Identity has always been the most important value in the watchmaking industry. The reason brands point towards their heritage when presenting a new watch is that their past defines them. Here’s why:
If there was one moment during our tour of the Audemars Piguet Manufacture that encompassed the identity of the brand, it’s when we stood on the second floor of the original building, looking out of the same windows Jules Louis Audemars and Edward Auguste Piguet once faced (pictured below), back in 1875. In front of us, the same Swiss hill, lined with wooden cottages and pine trees that the founders would have contemplated while working on their first watches. It’s a view that Audemars Piguet has protected throughout the years.
The brand is also protecting its timekeeping heritage. The man in charge of that mission is Audemars Piguet’s Historian, and industry expert, Michael Friedman (pictured below, right), who showed us some of the most historically important timepieces ever created by the brand, together with Sebastian Vivas, the Director of the Museum & Heritage at Audemars Piguet (pictured below, left). Audemars Piguet brought Mr. Friedman in the team to hunt for its most rare timepieces, and he gave Haute Time an exclusive look at some of the collection amassed.
On display that morning, the “rarest watch ever made by Audemars Piguet,” according to Mr. Friedman. “It was our first perpetual calendar wristwatch. We made three examples in 1955 and six examples in 1957 – a total of only 9,” said Mr. Friedman. The watch (pictured below) is from the second group. “It was the first wristwatch made in a series to feature perpetual calendar with leap year indication, a very important feature of a perpetual.”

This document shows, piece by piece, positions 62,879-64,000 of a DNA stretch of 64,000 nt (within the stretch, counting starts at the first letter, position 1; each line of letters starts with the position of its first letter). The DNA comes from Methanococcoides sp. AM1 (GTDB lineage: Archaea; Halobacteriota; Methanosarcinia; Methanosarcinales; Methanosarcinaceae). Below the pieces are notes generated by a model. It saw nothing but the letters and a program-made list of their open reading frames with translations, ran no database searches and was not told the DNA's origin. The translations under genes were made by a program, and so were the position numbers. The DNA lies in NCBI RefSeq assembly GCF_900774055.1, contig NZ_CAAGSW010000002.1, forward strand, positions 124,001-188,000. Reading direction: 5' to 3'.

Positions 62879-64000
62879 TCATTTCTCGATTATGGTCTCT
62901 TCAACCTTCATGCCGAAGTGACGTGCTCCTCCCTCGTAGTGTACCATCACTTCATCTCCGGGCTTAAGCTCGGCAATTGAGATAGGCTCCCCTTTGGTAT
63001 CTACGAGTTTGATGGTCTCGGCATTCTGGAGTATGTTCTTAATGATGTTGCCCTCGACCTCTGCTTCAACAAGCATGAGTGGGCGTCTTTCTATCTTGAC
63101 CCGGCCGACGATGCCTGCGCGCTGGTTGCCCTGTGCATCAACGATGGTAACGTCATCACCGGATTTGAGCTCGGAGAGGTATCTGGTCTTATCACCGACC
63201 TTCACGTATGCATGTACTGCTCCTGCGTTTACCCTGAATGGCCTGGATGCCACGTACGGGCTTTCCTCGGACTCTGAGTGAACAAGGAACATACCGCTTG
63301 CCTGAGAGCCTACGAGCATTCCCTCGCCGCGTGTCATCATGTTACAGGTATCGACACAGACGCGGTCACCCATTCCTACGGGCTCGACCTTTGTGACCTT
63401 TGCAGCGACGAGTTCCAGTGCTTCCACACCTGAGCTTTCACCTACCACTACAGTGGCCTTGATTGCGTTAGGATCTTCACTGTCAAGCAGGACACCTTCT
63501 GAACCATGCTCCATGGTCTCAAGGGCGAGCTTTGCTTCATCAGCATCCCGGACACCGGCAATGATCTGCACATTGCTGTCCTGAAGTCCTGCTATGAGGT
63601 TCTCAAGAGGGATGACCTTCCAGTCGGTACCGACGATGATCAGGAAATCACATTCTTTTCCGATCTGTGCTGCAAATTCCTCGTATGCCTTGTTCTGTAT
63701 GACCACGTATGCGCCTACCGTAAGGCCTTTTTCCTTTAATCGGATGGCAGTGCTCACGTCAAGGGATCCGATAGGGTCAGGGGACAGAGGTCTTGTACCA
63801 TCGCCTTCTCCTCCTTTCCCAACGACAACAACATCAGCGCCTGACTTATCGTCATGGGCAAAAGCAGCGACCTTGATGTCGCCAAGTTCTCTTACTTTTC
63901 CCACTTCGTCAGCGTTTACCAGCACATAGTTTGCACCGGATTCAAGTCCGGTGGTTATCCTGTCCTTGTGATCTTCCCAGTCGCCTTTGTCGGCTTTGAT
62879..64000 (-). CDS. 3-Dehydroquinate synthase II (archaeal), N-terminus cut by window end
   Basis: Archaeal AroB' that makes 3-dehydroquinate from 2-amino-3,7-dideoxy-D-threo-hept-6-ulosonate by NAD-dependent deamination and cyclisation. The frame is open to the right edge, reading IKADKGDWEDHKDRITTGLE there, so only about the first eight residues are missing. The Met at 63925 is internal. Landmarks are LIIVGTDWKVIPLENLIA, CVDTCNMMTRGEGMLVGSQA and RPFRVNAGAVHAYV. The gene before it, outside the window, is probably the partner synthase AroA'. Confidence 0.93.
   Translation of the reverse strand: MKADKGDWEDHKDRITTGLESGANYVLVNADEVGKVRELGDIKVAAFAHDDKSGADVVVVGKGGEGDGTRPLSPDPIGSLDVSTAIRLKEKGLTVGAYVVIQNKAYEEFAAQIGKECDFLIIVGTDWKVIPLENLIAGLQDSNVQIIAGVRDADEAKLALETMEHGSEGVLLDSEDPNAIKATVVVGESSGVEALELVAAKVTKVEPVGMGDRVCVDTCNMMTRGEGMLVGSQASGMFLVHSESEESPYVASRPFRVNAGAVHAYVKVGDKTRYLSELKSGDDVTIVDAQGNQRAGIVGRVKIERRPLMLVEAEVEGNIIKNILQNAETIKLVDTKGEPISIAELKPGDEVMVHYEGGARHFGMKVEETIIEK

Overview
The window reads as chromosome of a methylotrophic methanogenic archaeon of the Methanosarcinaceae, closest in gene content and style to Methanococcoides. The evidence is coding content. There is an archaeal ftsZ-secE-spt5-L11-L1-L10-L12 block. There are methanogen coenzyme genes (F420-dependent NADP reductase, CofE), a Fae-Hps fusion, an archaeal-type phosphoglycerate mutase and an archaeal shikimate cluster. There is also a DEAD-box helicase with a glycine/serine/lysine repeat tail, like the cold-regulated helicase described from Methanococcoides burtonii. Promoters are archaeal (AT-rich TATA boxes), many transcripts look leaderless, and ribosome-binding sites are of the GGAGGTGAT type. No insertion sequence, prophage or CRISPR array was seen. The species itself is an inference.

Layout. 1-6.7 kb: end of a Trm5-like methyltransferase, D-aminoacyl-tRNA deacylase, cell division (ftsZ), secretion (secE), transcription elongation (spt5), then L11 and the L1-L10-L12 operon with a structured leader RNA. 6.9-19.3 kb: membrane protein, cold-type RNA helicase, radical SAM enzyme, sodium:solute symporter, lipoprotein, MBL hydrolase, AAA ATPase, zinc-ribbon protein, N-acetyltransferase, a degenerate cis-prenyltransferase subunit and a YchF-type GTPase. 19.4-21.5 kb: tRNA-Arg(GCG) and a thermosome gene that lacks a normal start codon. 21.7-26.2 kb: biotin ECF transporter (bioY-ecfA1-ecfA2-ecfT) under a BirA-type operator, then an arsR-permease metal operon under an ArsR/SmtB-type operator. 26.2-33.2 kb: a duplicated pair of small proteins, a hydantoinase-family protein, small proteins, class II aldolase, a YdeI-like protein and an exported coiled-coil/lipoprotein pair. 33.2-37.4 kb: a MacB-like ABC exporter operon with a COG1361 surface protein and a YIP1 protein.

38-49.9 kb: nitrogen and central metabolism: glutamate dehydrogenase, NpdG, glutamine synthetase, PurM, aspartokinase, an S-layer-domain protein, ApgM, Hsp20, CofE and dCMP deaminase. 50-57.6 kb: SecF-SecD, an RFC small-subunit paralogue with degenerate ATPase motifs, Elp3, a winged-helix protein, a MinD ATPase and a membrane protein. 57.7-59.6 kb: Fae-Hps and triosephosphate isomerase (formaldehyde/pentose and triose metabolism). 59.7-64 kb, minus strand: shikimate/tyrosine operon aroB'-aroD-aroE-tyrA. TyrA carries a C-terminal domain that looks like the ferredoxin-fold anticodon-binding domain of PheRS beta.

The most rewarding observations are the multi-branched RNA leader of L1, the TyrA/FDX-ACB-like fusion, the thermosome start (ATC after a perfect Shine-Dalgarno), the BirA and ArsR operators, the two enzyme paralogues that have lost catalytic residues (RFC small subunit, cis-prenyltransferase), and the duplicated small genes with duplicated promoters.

Next, Mr. Friedman presented a Triple calendar chronograph with phases of the moon (pictured below). The watch was made in 1941 from 18-carat yellow gold, and its age is given away by the lack thereof an important detail. “This was made before we introduced reference numbers,” said Mr. Friedman. “As such, the highly rare examples that feature these complications vary from one to the next, rendering each as a unique watch.”
Last, but not least, a platinum, rectangular minute repeating wristwatch, set with sapphire and diamonds, made in 1924 (pictured below). This exceptional piece, featuring an incredibly small 8’’’ minute repeating movement, shows the brand’s prowess in miniaturization.
While eyes focused almost exclusively on the timepieces on hand, they also grew in size when shown Audemars Piguet’s library, which holds information of every timepiece ever sold, including the date, reference number, and name of the customer. For obvious reasons, Audemars Piguet continues the bookkeeping tradition today. So if you’re a collector, your name is in ink somewhere in Le Brassus, for as long as the brand exists.
So many reasons why it’s important for watch brands to remember where they come from, and treasure their heritage. The temptation to develop new concepts is certainly there, just as the budget required to do so. In fact, Audemars Piguet has a “Concept” collection (which we will explore later this week). But there’s a reason watch brands protect their identity so closely. The integrity of the product is just as important to collectors as its rarity.
Check in tomorrow to learn more from our trip to the Audemars Piguet manufacture.
Next up: Why young talent is always the way forward.